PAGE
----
By Rick Larsen / For The Herald
Eight months ago, President Biden signed the Infrastructure Investment and Jobs Act. Over the next five years, the law will inject at least $8.5 billion into Washington state infrastructure that has its foundation in the 1950s — roads, bridges, transit, airports, ferries, waterways and railways — as well as new innovative infrastructure that will last well into the 2050s and beyond: broadband, electric vehicle chargers and climate-resilient structures.
The word “equity” appears roughly 70 times throughout the law’s text, but what does “equity” mean in the context of building bridges, electrifying buses and delivering high-speed internet? Transportation equity issues come in many forms; something I am learning as I meet with stakeholders, elected officials and community leaders from across my district, the state and the country.
Investing in underserved communities: Equity means investing in underserved communities. Infrastructure investments made in the 1950s transformed the Pacific Northwest economy. However, the construction of the Interstate Highway System displaced and divided communities, often in underserved areas. On July 14, the U.S. Department of Transportation opened the application process for a $1 billion pilot program to help identify and remove or retrofit highway infrastructure that created barriers in our communities. Thanks to the infrastructure law, local communities will enjoy improved access to jobs, education, social services and more. To ensure these investments are equitably administered, Congress, the administration and local stakeholders need data that accurately reflects where gaps exist in the U.S. transportation system. This data should also include the ability of minority-owned businesses to access construction funding made available by the infrastructure law.
There is much more work to be done to make the regional transportation system safer and more equitable for all people to get to and from work, school and recreation opportunities. For example, I recently learned Island Transit’s bus service ends before Oak Harbor’s Walmart employees working the overnight shift finish work. Even though Island Transit does not currently charge bus fares, free transit only helps people if the service runs when and where they need it. Island Transit plans to add service that runs later in the day, but other Washington communities face similar challenges in working to ensure more people can access opportunities.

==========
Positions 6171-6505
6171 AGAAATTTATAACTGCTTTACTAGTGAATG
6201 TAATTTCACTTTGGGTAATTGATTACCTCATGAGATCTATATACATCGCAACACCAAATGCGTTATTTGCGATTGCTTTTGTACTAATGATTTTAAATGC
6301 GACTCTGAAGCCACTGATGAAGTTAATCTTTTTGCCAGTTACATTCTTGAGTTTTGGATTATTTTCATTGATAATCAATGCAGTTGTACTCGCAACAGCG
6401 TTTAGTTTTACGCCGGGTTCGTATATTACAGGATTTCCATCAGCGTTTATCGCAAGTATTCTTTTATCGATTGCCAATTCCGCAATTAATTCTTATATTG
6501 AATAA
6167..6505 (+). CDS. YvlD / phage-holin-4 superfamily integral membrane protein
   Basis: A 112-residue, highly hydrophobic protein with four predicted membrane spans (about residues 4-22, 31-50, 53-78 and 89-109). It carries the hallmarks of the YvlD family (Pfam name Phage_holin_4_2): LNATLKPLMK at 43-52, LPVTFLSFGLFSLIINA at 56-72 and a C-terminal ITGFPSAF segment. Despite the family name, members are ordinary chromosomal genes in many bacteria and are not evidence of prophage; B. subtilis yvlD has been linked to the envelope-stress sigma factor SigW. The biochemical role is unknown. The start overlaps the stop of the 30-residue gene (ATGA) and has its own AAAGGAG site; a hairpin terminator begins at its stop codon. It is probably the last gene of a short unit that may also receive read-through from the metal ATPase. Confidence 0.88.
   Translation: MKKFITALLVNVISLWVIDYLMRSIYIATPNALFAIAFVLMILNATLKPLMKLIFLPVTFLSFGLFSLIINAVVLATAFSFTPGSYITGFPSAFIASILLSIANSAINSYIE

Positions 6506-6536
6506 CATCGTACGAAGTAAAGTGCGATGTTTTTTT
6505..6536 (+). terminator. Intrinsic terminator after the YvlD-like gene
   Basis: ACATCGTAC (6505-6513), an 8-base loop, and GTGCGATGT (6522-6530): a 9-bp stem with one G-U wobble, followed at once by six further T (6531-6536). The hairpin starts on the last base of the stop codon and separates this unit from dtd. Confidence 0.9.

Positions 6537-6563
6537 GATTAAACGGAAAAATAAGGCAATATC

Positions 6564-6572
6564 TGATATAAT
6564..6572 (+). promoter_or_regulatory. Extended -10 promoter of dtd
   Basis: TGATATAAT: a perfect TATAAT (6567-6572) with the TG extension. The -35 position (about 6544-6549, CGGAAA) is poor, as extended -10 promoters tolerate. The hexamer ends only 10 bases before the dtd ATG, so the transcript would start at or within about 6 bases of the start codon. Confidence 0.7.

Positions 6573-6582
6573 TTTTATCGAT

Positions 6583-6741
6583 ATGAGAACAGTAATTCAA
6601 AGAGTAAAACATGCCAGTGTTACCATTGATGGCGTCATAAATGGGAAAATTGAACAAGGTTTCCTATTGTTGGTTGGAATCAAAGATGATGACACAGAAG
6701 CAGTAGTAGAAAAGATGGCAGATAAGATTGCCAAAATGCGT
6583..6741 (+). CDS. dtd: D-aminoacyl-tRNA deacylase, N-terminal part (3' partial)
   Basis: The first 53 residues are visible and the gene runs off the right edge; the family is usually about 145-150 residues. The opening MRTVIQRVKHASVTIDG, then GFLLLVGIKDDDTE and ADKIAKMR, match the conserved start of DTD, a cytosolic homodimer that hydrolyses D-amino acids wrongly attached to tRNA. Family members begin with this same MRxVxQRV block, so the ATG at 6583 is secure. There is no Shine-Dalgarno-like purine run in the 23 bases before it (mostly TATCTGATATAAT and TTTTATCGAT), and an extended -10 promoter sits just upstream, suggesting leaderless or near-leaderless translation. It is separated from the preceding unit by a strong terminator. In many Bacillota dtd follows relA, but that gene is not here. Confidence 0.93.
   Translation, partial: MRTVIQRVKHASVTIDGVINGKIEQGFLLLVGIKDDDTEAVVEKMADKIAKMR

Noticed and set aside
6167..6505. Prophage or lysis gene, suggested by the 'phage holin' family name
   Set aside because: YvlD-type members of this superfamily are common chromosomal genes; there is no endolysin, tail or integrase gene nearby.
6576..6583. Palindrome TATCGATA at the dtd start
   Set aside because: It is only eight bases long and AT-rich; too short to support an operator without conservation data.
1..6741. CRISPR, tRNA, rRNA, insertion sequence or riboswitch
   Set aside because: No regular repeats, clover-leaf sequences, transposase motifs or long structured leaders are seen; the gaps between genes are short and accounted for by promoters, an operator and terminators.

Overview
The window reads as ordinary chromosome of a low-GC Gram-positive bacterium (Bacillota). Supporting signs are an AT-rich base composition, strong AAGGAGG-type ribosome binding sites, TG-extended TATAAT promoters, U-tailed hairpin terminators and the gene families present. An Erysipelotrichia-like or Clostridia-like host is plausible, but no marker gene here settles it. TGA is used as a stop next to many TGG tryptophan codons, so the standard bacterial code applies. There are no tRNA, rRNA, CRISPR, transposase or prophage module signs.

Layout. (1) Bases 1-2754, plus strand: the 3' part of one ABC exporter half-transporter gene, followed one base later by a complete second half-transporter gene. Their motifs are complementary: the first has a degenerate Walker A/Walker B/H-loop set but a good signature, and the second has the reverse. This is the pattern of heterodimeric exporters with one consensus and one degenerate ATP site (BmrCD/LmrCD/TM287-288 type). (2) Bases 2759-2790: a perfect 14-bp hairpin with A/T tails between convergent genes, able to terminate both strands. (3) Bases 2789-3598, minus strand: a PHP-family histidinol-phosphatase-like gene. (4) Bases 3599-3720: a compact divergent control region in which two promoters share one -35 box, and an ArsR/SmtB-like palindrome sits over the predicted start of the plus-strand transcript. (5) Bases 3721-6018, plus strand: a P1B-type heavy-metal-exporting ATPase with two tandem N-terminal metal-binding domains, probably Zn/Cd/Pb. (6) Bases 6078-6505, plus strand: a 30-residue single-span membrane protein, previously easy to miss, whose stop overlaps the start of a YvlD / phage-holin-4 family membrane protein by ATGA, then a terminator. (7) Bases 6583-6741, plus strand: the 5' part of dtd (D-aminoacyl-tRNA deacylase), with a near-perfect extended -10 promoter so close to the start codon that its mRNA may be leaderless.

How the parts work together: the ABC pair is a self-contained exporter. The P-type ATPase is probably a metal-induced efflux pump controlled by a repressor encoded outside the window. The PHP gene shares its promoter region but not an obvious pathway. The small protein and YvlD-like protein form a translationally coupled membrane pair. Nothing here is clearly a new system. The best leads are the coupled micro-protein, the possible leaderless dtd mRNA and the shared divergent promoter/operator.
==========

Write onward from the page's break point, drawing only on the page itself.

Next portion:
Delivering for smaller communities: Equity means including smaller communities in the funding process. One concern I have heard from local leaders and stakeholders in my district is the difficulty smaller communities face in applying for competitive grant funding under the bipartisan infrastructure law. Historically, these communities have limited capacity to design and apply for infrastructure funding and limited capacity to manage complex permitting and construction. Smaller jurisdictions in my district are often in greatest need of federal investment.
For example, in November 2021, the same month President Biden signed the infrastructure law, storms caused record flooding in communities near the Nooksack and Skagit Rivers. San Juan and Island counties already face a significant risk of coastal erosion. Flooding also threatens the city of Stanwood, with nearly 2,000 acres of prime agricultural lands and the only highway access to Camano Island. I have raised these concerns to the administration, including in recent meetings with Mitch Landrieu, President Biden’s senior adviser and infrastructure coordinator.
Closing the digital divide: Equity means bringing all Washingtonians into the digital age. Washingtonians rely on high-speed internet to access education, civic tools, health resources and job information. However, 1 in 10 Washington state households currently lack internet access. In January, I met with internet service providers and policy leaders across the Second District to discuss challenges to expanding broadband access, including the need for more accurate and reliable data and maps.
The infrastructure law invests at least $100 million over the next five years to improve connectivity across the state, including for the 241,000 Washingtonians without internet access. Additionally, thanks to the law, more than 1.4 million state residents are now eligible for up to $30 off their monthly internet bill.
Making airports more accessible: Equity means improving accessibility. Last Congress, I chaired a roundtable and a congressional hearing to better understand the challenges passengers with disabilities face with boarding aircraft, inaccessible lavatories, inappropriate screening techniques, damaged wheelchairs and more. The infrastructure law invests $5 billion over the next five years to make airport terminals more accessible. This includes $10 million for Seattle-Tacoma International Airport to bring bathrooms on concourses B, C and D into ADA compliance and construct service animal relief areas.
The Infrastructure Investment and Jobs Act makes a significant down payment on a system that works for all people, but it is not a “set-it-and-forget-it” investment. As the law’s implementation proceeds, I will continue to work closely with local, state and Tribal leaders to ensure all people and the economy continue moving in the right direction.
U.S. Rep. Rick Larsen, an Arlington native, represents Washington’s 2nd Congressional District. He is a senior member of the Transportation and Infrastructure Committee, where he serves as chair of the Aviation Subcommittee, and the Armed Services Committee.